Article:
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Salt: Fast-growth Australia ideal for start-ups

By Oliver Milman
Wednesday, 08 September 2010

The rising population in high-growth hot spots across Australia provides ideal conditions for start-up businesses, according to demographer Bernard Salt.

 

 

Salt, a partner at KPMG, told StartupSmart that rapidly expanding suburbs are delivering opportunities to budding entrepreneurs, adding that the government must aid small business growth.

 

KPMG unveiled a report that found that the western suburbs of Melbourne are now the fastest growing region in Australia, outstripping the Gold Coast. The districts of Wyndham and Melton added 18,000 new residents over the 12 months to June 2009, compared to 17,000 additions in the Gold Coast.

 

Western Melbourne, along with the northern suburbs of Brisbane and north west Sydney, are identified by Salt as prime locations for start-up businesses.

 

“In areas like this, people are more likely to set up a business associated with property construction and infrastructure, such as a plumber or an electrical contractor,” he says.

 

“There is $180 million in new retail spending every 12 months in western Melbourne and not all of that will be in large shops. Strong growth means strong entrepreneurial opportunities.”

 

“The Gold Coast, for example, isn’t as singularly old as it once may have been. There’s been a lot of growth there in the commuter suburbs, hanging off the back of the railway line.”

 

Age is a crucial factor in start-up growth, Salt stresses.

 

“Small business is associated with a particular stage of life, around 25 to 40-years-old,” he says. “People at that age aren’t as likely to have mortgage commitments. Lots of computing firms, for example, are run by young, well-educated people with no personal commitments who know that they can fall back on mum and dad.”

 

“Once you get into your 50s and 60s, your passion and exuberance is dampened. You don’t have that youthful drive. I think that the idea that baby boomers are keen to start a business when they retire isn’t as big as people think it is.”

 

Government help is also important, Salt adds: “Government may look at breaking down red tape and create incubators and facilities in these growth areas. Libraries should be more than just that, they should be community support centres where one-man bands can go for their computing and photocopying.”

Comments (4)

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amandagome
Bernard, our research shows that the most ambitious and successful entrepreneurs actually start their companies between the age of 30-50 so when they are in their 50s and 60s they are running very successful businesses.
As for your passion being dampened at 50-60?
No way! This is when you have the house paid off, the school fees paid, the kids off your hands and you get a whole new lease of life!
Bernard, I have long wondered why you haven't set up your own business. Some names for you:
The Populater.com.au
Salt & People.com.au
Bernard's Backyard
Any other suggestions?
amandagome , September 08, 2010
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skitj
Amanda, I think the point Bernard is trying to make is that passion and age are, at many levels, intrinsically linked. It is not to stay that some 50-60 year old's don't still posses extreme levels of passion but it is more likely to be directed in other directions other than start up businesses. As you say, most people in this age bracket have paid off their house, paying school fees is behind them (well in most cases anyway) and have a new lease of life. But I would should suggest at this stage in life, the passion they still have will be direct towards enjoying the fruits of their hard labour in pursuits outside of the business world (e.g grand kids) other than returning to "base camp". The people in our age bracket who are driving start up business are striving to reach this type of mountain summit so we too can enjoy the view!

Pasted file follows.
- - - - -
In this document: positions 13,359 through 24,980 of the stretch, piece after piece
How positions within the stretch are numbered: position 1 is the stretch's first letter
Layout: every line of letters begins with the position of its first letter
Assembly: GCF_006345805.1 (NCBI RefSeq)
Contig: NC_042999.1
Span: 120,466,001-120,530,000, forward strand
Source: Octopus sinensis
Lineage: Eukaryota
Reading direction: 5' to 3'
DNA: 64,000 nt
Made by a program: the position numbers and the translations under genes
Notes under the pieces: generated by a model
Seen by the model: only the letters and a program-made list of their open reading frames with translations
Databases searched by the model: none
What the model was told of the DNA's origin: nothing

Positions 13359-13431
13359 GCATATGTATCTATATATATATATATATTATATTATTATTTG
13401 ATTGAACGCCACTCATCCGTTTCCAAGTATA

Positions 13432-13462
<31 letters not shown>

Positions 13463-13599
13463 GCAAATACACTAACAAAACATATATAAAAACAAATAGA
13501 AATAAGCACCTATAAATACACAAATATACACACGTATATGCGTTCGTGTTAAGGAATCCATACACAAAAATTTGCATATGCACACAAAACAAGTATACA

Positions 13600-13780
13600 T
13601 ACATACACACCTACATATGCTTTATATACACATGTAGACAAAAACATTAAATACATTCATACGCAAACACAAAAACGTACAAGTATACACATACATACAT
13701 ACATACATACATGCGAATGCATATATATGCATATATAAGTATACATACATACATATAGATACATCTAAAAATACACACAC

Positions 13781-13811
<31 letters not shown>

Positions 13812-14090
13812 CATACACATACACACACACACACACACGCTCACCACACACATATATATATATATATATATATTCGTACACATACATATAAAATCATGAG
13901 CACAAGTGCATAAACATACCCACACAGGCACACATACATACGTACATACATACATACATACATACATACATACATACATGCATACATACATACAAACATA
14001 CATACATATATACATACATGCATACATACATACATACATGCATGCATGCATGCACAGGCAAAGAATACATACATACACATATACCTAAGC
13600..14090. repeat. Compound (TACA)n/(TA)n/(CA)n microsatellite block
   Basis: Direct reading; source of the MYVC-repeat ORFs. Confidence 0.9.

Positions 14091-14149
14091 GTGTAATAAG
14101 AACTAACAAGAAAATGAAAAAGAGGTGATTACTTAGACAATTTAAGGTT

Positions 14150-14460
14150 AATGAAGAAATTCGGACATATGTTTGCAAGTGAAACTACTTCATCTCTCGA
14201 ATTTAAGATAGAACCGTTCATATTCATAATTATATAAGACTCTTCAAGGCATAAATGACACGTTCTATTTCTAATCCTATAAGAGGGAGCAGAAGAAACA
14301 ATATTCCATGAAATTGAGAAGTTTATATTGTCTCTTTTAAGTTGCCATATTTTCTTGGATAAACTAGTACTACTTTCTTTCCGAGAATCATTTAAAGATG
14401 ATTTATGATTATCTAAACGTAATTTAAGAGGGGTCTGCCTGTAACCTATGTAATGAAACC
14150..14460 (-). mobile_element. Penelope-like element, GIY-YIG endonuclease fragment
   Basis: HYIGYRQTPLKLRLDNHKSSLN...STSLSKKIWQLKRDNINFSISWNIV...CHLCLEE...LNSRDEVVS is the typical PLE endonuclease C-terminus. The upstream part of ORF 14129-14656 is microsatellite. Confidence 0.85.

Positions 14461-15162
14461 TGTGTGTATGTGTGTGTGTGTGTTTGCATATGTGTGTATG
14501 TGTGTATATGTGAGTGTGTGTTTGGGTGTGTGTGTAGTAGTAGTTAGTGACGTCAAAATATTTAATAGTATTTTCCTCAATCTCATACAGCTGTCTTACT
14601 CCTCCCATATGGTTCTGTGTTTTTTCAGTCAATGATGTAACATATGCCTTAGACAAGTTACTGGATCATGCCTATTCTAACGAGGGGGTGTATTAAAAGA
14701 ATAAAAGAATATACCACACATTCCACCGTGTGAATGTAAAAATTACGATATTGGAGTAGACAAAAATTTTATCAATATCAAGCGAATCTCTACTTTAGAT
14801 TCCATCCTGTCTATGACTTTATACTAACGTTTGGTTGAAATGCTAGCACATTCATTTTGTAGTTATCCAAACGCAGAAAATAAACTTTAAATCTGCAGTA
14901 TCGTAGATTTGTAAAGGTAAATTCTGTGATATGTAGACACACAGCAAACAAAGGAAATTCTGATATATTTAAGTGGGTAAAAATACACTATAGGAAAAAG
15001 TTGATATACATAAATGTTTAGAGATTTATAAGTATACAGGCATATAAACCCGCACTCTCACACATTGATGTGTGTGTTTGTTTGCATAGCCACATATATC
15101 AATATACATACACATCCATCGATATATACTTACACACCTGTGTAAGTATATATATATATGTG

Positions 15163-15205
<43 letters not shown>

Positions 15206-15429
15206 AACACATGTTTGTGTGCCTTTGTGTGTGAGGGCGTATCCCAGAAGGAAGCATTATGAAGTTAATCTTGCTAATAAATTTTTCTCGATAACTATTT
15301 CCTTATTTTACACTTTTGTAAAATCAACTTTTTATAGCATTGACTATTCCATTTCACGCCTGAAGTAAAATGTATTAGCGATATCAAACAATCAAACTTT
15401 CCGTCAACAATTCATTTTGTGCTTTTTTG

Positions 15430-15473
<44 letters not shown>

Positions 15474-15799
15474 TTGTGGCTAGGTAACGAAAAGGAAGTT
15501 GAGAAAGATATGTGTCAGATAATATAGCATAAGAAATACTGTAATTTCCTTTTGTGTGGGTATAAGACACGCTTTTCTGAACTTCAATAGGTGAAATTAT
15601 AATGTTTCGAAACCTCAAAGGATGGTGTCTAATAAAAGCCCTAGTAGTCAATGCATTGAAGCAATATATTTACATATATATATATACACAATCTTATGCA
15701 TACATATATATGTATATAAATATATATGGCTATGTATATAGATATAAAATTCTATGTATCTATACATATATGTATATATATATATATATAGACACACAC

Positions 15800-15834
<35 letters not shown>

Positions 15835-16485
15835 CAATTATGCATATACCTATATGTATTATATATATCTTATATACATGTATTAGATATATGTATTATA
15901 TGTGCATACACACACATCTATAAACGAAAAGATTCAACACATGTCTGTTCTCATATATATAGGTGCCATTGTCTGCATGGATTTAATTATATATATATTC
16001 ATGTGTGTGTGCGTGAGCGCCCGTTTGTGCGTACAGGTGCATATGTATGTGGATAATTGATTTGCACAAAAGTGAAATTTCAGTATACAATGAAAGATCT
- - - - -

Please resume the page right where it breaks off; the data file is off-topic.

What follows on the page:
skitj , September 08, 2010
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amandagome
Simon, that's the old fashioned view. Your average 50 year old who looks after themselves will be active, passionate, fit and active well into their 80s. Technology and better broadband will mean they have great freedom of choice and flexibility. The word 'retirement' will become redundant as people don't just seek to remain engaged but view after 50 as the next stage of theor working life.

I meet heaps of people in their 50s planning new ventures, taking up new careers or buying into businesses! Plus there are tens of thousands of business owners in their 50s and 60s runing successfu small businesses with as more passion than Richard Branson. Plus they see the grandkids and 'give back' as well!
amandagome , September 08, 2010
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skitj
Amanda, my message wasn't taking aim at any age group or criticising any opinions offered. Actually, I tend to agree in most part with your views :-).
It is my father's 70th birthday next week. He is no Richard Branson nor does he possess the youthful drive he once did. But I know he still is committed and passionate as ever in successfully running his own small business. I am continually inspired by his drive and commitment and hope to emulate his many achievements by the time I reach his age!
All I was trying to convey from my last message is that making the decision to start a new venture from the ground up later in life (my father commenced his latest venture at age 65) may present more challenges than between the ages of 30-50.
It definitely not impossible but may be a involve a difficult decision, even when maintaining a proactive and healthy lifestyle, when it is balanced against directing your energy into other areas of your life, like grand children.
skitj , September 08, 2010
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